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I'm pretty new to Android development. I have an app that records how long the user is at work and shows them how much they've earned. It works perfectly, until Android kills the activity. Is there a way to prevent this? I've read a little about service, but I'm unsure if they are what I need or even how to use them. Any help would be awesome. Thank you for your time. (edit) This is my clockIn() method. It's called when the user presses the clock in button.

public void clockIn(){
    start = System.currentTimeMillis();
    mTimer = new Timer();
    mTimer.scheduleAtFixedRate(new TimerTask() {

        public void run() {
            now = System.currentTimeMillis();
            seconds = date.getSeconds();   
            elapsedTime = now - start;
            earnings = (wageHour/60/60/1000)*elapsedTime;
            runOnUiThread(new Runnable() {
                public void run() {

                    timeDisplay.setText("$" + String.format("%.4f", earnings));


        }, 0, 100);
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yes, just use a Service ! –  twntee Aug 29 '13 at 21:12

2 Answers 2

up vote 2 down vote accepted

How are you tracking time? The easiest way to keep track of time is to save timestamps in a database table. e.g. checkin/checkout times. There should be no problem with killed activities.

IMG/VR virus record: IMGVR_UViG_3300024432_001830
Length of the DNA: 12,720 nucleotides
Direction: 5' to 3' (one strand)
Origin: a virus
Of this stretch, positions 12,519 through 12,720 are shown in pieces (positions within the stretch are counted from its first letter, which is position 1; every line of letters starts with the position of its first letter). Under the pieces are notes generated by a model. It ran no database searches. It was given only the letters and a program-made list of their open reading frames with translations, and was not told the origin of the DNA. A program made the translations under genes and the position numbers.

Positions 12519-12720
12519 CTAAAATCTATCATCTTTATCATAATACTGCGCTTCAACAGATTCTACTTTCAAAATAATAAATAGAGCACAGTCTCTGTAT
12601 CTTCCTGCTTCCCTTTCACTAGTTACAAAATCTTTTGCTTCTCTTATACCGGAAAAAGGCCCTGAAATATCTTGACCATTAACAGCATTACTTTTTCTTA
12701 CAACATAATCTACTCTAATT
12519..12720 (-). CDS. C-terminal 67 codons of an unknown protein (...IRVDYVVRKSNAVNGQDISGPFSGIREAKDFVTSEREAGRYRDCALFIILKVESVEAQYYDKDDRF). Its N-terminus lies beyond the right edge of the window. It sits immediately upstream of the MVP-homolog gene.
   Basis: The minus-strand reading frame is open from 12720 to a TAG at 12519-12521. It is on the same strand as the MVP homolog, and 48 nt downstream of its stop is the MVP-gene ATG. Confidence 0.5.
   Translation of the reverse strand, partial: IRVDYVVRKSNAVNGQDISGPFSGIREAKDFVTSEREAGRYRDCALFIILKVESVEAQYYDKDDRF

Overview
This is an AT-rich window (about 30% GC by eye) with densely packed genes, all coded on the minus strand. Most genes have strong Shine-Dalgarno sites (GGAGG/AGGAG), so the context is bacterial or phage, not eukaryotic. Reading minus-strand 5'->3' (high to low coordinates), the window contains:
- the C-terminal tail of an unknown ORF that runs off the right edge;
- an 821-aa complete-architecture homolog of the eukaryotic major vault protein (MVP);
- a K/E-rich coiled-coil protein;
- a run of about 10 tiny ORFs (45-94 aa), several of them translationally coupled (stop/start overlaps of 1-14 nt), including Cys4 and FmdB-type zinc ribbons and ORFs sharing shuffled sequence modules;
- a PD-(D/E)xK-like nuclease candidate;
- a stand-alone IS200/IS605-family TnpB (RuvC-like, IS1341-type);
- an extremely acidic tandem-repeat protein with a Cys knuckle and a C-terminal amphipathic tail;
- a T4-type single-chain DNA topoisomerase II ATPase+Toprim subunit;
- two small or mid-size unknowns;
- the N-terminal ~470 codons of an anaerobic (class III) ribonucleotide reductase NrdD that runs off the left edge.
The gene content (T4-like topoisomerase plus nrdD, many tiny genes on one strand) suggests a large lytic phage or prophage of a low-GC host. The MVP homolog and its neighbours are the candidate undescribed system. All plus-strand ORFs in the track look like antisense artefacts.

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Well the app updates how much the user is earning in real time, so I've been using a Timer() class. Each frame shows how much time has progressed and the current earnings of the user. –  David Small Aug 30 '13 at 15:59
ok, but you can still do it with timestamps. Just update the gui each second with the difference of the checkin time and now. - A service would also work, but keep in mind, that each background operation consumes battery. Even if the display is off or the activity is not loaded. I dont know how much that would be for a Timer... –  electrofant Aug 30 '13 at 16:56
mTimer = new Timer(); mTimer.scheduleAtFixedRate(new TimerTask()) I've been using this to call my updates. Do you have a better method in mind? –  David Small Aug 30 '13 at 17:33
The method is ok. But i would suggest not to count the time in the timertask, but query the database for the begin timestamp and update the gui. This would also work fine if the activity is closed and reopened since the difference between the timestamp in the database and now is independent of the timer. - However a service would work, but it's not necessary and in my opinion to complicated for the use case. –  electrofant Aug 30 '13 at 19:06
That looks ok, but like you said when your method start again everything is reseted. –  electrofant Aug 31 '13 at 6:21

You may want to check out foreground notifications for a Service.

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